Edward Jones Seeks TRO Against Ohio Broker Who Went Independent
In another sign that litigation tactics adopted by wirehouses to curb departing brokers from calling former clients are not limited to the big-firm business model, Edward D. Jones on Friday asked a court to issue a temporary restraining order and injunction against a broker who left last month to affiliate with independent broker-dealer Cambridge Investment Research.
In a filing in federal court in the southern district of Ohio, Jones accused David G. Snow of “actively and deceptively” printing out a list of clients and 262 client statements while still employed. He contacted some clients after leaving his Jones office on October 11, according to the complaint and to affidavits filed by the branch office administrator of the Springfield, Ohio, Edward Jones office where he had worked for less than four years.
Snow’s actions violated federal and state “trade secrets” laws as well as his employment contract and other signed agreements with Jones, the firm alleged.
Reached at the office of Retirement Wealth Strategies, an independent firm founded in 2003 that transacts through Cambridge, Snow declined to comment on the allegations or on how he will respond to his former firm’s efforts to stymie his customer-contact effort.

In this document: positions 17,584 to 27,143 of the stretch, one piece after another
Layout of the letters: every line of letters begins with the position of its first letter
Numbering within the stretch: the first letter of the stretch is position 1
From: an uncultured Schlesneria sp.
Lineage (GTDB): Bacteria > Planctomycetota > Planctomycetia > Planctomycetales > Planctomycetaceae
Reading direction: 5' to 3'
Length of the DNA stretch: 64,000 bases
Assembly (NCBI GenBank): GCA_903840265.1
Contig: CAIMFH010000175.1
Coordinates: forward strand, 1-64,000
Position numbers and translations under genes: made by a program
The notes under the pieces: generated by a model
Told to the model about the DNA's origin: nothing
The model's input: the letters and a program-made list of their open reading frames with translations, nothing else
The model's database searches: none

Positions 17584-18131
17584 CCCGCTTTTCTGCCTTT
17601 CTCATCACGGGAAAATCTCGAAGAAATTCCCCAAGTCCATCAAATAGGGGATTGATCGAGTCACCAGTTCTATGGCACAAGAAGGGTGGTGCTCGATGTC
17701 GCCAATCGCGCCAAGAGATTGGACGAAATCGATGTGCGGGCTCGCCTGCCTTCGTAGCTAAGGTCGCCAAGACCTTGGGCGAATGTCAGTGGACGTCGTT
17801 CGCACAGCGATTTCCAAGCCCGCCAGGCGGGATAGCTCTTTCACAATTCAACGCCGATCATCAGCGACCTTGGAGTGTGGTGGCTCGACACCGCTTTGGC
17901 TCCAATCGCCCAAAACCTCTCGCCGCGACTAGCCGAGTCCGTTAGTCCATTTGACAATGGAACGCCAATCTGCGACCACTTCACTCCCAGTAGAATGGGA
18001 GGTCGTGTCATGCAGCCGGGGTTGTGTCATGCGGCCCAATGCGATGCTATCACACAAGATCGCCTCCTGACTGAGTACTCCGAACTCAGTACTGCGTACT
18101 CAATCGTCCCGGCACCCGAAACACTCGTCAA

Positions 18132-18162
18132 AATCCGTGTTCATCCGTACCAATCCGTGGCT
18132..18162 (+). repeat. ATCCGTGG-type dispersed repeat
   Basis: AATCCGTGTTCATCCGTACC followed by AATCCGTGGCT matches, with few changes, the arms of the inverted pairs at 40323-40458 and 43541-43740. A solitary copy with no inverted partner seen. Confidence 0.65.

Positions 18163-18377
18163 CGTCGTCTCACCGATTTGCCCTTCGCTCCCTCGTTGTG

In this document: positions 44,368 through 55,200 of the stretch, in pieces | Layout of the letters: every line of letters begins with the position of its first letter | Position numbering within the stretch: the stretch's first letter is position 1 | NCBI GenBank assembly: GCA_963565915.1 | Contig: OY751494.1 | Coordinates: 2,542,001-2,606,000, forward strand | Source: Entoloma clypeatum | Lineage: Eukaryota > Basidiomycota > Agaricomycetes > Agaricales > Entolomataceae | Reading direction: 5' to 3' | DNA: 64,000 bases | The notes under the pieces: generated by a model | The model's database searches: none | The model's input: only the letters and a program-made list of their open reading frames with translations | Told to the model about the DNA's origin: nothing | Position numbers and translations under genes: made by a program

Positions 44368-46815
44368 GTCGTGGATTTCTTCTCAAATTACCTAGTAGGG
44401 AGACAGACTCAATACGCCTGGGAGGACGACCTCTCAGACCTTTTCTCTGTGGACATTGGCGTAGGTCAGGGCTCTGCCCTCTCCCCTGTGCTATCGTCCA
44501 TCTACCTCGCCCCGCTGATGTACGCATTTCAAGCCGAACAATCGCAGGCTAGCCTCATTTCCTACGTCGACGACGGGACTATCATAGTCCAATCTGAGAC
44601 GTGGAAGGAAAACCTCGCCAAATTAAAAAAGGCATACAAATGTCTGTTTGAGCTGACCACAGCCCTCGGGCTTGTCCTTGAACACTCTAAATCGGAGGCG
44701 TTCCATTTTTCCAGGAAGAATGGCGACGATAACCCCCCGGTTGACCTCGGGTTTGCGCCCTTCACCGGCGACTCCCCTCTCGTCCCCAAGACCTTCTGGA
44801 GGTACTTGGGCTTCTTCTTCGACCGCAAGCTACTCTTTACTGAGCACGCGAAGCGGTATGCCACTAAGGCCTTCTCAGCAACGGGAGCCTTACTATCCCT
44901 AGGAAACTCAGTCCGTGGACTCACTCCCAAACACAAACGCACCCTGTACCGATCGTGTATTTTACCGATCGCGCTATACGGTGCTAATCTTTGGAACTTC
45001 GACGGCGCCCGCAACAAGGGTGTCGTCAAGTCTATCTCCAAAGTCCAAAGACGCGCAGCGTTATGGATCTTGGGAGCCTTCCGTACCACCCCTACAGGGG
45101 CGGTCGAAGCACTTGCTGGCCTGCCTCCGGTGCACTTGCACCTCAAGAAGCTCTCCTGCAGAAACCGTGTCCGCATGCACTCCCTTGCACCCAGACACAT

“As a firm supporting independent financial professionals, we do not comment on matters related to litigation,” a spokeswoman for Cambridge said in an e-mail.
Edward Jones asked the Ohio court to issue a temporary restraining order and award other “injunctive relief. It also concurrently filed a request for a permanent injunction and damages in an arbitration complaint it filed concurrently against Snow on Friday.
Securities industry employment lawyers frequently warn brokers that they must abide by the letter of their employment contracts and compliance manual review attestations to avoid firms’ increasingly aggressive efforts to keep customers in-house.
Requests for temporary restraining orders were a common tactic that large firms such as Merrill Lynch, Morgan Stanley and UBS deployed against each other when brokers jumped among them in order to keep customers in-house. The firms signed an effective truce known as the Protocol for Broker Recruiting in 2004 and 2005 aimed at lowering their skyrocketing litigation costs and complying with privacy laws, but both wirehouses and smaller firms have again been litigating since Morgan Stanley and UBS last year departed from the pact.
The large firms focused primarily on veteran brokers with large books of business, but they along with discount brokers and firms like Jones have been pursuing even inexperienced advisors who allegedly jump ship with customer contact information in hand.
In April, Jones convinced a Texas court to issue a temporary restraining order against a broker in Texas who joined an independent broker-dealer while it filed for $1 million in damages from him in arbitration. A spokesman at Jones, which is not a member of the Protocol and which operates primarily through single-broker branches in more than 13,000 branches, did not immediately respond to a request for comment on the new filing.
Fidelity Investments, a discount broker, last summer won injunctions against a broker in Connecticut who joined an RIA and against an Arizona team who affiliated with LPL Financial. Charles Schwab Corp. has similarly pursued brokers who left its branches and call centers for other firms.